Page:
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Subject: Re: "la favorite" vs "la favorita"
From: John Rahbeck <[log in to unmask]>
Reply-To:[log in to unmask]
Date:Thu, 15 Dec 2016 21:03:02 -0500
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Personally I prefer Favorite in French, and Don Carlo in Italian. In the  
case of the Favorite, the Italian obliterates the beautiful  poetic  elegance 
for which the music is so beautifully  set. Not only does  the Italian 
version often generalize these poetic phrases turning it into a  second rate 
libretto, it also introduces many dotted rhythms which  disrupts the intricate 
and elegant musical and poetic interplay,  and the most effective wonderful 
musical expressiveness  is lost.
 In the case of Don Carlo, the French version does a better job of  filling 
out the scenes that make the drama more complete, for example, the  
exchange of the veils, and the extra act in the  five act version explains  the 
plot better, but Verdi was not able to catch the nuance and elegance of  French 
the way Donizetti could, and I find the Four act Italian version of  Don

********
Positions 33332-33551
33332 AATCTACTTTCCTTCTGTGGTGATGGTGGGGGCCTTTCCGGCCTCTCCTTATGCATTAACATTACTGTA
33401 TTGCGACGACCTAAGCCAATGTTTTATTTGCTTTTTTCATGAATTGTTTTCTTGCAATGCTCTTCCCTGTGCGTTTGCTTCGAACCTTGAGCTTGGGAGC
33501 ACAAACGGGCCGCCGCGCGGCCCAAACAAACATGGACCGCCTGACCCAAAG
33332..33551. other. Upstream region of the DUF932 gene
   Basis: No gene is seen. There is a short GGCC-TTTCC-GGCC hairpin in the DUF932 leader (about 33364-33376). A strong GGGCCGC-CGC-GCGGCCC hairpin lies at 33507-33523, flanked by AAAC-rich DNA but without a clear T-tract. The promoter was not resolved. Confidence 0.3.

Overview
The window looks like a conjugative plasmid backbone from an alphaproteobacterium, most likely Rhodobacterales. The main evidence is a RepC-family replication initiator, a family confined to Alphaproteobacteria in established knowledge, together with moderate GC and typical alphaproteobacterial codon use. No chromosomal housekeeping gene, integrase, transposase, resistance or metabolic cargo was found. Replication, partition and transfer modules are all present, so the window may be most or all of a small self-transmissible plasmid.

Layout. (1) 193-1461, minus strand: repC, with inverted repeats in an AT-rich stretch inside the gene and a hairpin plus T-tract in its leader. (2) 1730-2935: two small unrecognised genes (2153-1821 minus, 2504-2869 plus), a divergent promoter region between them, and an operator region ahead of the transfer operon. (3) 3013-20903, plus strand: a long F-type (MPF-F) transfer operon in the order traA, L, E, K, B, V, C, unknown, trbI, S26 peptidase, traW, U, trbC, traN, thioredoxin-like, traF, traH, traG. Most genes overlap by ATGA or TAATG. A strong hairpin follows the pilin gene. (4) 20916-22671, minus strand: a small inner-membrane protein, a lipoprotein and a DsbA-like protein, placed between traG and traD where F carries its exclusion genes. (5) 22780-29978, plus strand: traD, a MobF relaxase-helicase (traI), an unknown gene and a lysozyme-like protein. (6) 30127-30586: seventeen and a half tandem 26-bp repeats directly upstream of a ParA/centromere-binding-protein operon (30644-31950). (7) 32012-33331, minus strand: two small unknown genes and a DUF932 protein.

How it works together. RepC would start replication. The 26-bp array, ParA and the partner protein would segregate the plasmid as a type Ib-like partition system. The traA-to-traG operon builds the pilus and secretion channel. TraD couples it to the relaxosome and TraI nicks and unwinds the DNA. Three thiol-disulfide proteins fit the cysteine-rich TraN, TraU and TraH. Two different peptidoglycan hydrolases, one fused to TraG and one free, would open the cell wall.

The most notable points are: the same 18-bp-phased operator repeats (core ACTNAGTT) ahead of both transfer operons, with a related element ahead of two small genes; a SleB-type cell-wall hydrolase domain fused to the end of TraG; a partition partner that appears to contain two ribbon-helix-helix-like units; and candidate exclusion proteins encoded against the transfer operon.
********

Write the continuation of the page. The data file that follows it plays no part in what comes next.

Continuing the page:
Carlo preferable and  more effective. The French version just  seems too 
cluttered, but the four act version reveals Verdi's genius   better in my 
opinion. There is simple elegance to the four act version, and  the Italian text is 
so economic and yet so nuanced, and the marriage between  text, drama and 
music is brilliantly achieved in a way that the French version  never seems 
to quite reach.
 I am convinced that Verdi got inspiration for Forza and Don Carlo  from 
Favorite. One can see many influences and an interesting transition from  one 
style into the next. It's almost as if he took Favorite and made it better,  
in an Italian way.
John Rahbeck
     
 
 
In a message dated 12/14/2016 11:59:48 A.M. Pacific Standard Time,  
[log in to unmask] writes:

In the  current issue of Opera News there’s a review of a recent 
performance of “La  Favorite” in Munich, sung in the original French version. The 
reviewer regards  the Italian version as an inferior and “… inaccurate, 
trivialized  adaptation…”

My early experiences with the opera were in the Italian  translation with 
the remarkable cast of Fiorenza Cossotto, Alfredo Kraus and  Sesto 
Bruscantini (later Piero Cappuccilli) and, even though I have several  recordings of 
the French version (which I do prefer), I don’t think the  Italian one is all 
that bad. Certainly I find that “Don Carlos” (French) is  marginally 
superior to “Don Carlo” (Italian).

Anyone want to chime in  with opinions?

Kurt Youngmann 

"Anti-intellectualism has been a  constant thread winding its way through 
our political and cultural life,  nurtured by the false notion that democracy 
means that 'my ignorance is just  as good as your knowledge.'” -
Isaac  Asimov



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